Thomas Paulsen is a member of the executive board of Hamburg-based Körber Foundation, one of Germany’s largest philanthropic foundations. Ahead of a major gathering of German foundations in Osnabrück next week, Paulsen tells Charles Keidan why Hamburg is the capital of German philanthropy, why foundations should support infrastructure, and about those machines that produce filter-tipped cigarettes.
You mentioned when we met that Hamburg is the centre of German philanthropy. Why is that?
I think there are two factors. One is that Hamburg is a rich city, with many wealthy families and successful individuals who decide to give something back to society. A recent example is the recently established Joachim Herz Foundation with an endowment of more than 1 billion euros. And the second factor is that authorities in Hamburg are trying to encourage the establishment of new foundations by applying the legal framework pragmatically.
How old is the Körber Foundation and what does it do?
It was established in 1959 by Kurt Körber, who was a very successful entrepreneur. He was active in many fields. He wanted to support education, he wanted to be active in international dialogue, he was a big supporter of the German Ostpolitik so as early the 1970s, he took politicians and intellectuals from Germany to the Soviet Union to have a dialogue between East and West.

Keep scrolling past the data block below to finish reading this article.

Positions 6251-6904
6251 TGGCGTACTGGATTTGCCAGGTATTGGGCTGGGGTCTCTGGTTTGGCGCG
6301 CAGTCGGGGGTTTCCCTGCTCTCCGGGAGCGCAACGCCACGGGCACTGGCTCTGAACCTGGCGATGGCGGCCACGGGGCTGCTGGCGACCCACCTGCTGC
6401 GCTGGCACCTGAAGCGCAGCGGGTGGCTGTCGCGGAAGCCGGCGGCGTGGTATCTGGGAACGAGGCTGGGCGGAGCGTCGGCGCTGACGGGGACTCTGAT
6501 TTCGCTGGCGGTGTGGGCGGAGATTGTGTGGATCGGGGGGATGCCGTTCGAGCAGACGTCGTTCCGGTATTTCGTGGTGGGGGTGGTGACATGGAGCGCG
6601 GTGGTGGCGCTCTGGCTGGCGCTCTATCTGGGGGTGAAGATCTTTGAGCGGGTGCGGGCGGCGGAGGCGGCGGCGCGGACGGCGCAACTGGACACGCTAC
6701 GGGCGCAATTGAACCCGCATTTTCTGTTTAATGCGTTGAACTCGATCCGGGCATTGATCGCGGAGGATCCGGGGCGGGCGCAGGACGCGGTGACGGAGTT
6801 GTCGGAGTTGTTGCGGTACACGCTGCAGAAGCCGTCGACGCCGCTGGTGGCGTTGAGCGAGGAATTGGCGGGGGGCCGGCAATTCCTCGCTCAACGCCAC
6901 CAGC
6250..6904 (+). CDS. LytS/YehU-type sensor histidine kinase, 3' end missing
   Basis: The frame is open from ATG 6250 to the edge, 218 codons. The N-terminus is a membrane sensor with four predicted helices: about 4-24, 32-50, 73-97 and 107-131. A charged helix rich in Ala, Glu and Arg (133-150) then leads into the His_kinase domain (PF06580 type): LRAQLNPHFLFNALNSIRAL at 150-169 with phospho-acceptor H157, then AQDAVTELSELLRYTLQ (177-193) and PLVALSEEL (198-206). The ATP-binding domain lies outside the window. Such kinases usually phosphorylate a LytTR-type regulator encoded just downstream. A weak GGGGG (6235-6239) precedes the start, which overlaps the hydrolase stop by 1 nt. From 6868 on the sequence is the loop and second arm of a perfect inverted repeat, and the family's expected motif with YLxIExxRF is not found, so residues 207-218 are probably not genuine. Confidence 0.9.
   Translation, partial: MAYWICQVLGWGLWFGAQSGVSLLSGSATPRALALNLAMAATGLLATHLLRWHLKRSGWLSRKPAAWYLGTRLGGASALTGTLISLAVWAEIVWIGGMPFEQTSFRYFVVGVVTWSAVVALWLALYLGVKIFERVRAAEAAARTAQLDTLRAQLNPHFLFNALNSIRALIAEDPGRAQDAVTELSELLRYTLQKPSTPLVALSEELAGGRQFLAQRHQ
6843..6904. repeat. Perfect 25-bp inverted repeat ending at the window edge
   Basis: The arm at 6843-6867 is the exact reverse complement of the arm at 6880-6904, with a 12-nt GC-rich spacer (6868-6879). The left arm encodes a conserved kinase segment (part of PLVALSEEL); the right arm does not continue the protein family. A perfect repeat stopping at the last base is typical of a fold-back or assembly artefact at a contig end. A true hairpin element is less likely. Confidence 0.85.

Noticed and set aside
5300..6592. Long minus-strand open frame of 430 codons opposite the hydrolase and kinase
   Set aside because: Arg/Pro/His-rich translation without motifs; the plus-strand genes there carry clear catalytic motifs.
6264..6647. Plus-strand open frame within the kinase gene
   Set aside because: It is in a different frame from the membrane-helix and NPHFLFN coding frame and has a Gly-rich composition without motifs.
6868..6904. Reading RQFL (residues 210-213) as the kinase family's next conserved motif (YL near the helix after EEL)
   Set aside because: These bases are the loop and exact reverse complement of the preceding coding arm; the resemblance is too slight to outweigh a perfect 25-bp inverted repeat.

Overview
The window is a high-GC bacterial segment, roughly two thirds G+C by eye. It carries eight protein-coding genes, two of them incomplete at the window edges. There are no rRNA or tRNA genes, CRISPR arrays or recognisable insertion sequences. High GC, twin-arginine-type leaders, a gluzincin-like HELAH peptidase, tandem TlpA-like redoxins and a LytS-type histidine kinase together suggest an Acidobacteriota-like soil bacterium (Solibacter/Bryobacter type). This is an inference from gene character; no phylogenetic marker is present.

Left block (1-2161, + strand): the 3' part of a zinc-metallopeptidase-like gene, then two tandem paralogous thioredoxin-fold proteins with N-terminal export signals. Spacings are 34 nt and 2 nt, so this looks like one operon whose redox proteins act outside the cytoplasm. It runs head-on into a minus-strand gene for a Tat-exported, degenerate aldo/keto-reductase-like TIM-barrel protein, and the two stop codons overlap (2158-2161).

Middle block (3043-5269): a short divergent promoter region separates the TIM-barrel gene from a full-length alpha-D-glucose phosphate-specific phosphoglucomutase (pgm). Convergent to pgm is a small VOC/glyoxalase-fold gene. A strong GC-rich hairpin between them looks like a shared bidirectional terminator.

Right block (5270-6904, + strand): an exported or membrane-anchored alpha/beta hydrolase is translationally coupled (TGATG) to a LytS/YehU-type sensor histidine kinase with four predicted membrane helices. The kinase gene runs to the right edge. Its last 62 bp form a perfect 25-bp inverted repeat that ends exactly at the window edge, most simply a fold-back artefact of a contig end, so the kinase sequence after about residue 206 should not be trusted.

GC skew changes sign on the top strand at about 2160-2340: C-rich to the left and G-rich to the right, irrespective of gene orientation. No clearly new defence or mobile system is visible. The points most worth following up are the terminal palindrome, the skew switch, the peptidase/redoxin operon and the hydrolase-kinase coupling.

He was also interested in science, culture and society. So today Körber Foundation is active in three areas; demographic change, innovation and international dialogue. It’s an operating foundation, we don’t give any grants although we do support some philanthropic infrastructure. Our annual budget is around €19 million euros. Our endowment consists mainly of the company which Körber had established after World War II and investments in real estate.
As an operating foundation, how do you support philanthropic infrastructure?
We’ve just given a grant to Donors and Foundations Networks in Europe (DAFNE) together with the Robert Bosch Foundation so that they can establish a policy advocacy function in Brussels. We think it’s important that DAFNE, which represents 7.500 European foundations, has a voice in Brussels.
What do you want them to say with that voice?
We want them to promote laws which support cross-border cooperation among foundations.
The European Foundation Statute has failed, but we need to continue to promote a positive environment for foundations in Europe. We also give money to the European Foundation Centre (EFC), we are a member of the EFC’s governing council and also the management committee and we support initiatives like the European Community Foundations Initiative, so we are supporting infrastructure in several areas.